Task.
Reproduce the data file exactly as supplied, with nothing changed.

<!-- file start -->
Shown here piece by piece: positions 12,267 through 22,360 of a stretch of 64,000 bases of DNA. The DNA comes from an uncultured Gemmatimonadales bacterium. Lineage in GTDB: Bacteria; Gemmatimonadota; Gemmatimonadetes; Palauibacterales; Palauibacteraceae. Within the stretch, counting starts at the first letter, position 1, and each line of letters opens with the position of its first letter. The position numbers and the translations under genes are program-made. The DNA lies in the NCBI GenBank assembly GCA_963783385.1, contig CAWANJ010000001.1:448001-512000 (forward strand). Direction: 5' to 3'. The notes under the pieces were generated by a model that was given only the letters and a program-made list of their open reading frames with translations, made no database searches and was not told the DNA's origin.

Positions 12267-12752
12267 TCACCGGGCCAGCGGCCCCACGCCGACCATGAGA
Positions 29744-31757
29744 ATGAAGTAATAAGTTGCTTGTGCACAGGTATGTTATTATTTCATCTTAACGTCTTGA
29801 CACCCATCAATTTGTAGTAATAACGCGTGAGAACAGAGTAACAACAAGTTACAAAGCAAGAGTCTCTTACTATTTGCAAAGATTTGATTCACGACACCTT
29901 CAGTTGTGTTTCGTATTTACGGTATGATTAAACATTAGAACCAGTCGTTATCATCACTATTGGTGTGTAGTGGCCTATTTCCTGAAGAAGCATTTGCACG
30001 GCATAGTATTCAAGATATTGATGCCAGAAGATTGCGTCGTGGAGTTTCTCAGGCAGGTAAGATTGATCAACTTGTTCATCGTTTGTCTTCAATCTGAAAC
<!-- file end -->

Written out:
Shown here piece by piece: positions 12,267 through 22,360 of a stretch of 64,000 bases of DNA. The DNA comes from an uncultured Gemmatimonadales bacterium. Lineage in GTDB: Bacteria; Gemmatimonadota; Gemmatimonadetes; Palauibacterales; Palauibacteraceae. Within the stretch, counting starts at the first letter, position 1, and each line of letters opens with the position of its first letter. The position numbers and the translations under genes are program-made. The DNA lies in the NCBI GenBank assembly GCA_963783385.1, contig CAWANJ010000001.1:448001-512000 (forward strand). Direction: 5' to 3'. The notes under the pieces were generated by a model that was given only the letters and a program-made list of their open reading frames with translations, made no database searches and was not told the DNA's origin.

Positions 12267-12752
12267 TCACCGGGCCAGCGGCCCCACGCCGACCATGAGA
Positions 29744-31757
29744 ATGAAGTAATAAGTTGCTTGTGCACAGGTATGTTATTATTTCATCTTAACGTCTTGA
29801 CACCCATCAATTTGTAGTAATAACGCGTGAGAACAGAGTAACAACAAGTTACAAAGCAAGAGTCTCTTACTATTTGCAAAGATTTGATTCACGACACCTT
29901 CAGTTGTGTTTCGTATTTACGGTATGATTAAACATTAGAACCAGTCGTTATCATCACTATTGGTGTGTAGTGGCCTATTTCCTGAAGAAGCATTTGCACG
30001 GCATAGTATTCAAGATATTGATGCCAGAAGATTGCGTCGTGGAGTTTCTCAGGCAGGTAAGATTGATCAACTTGTTCATCGTTTGTCTTCAATCTGAAAC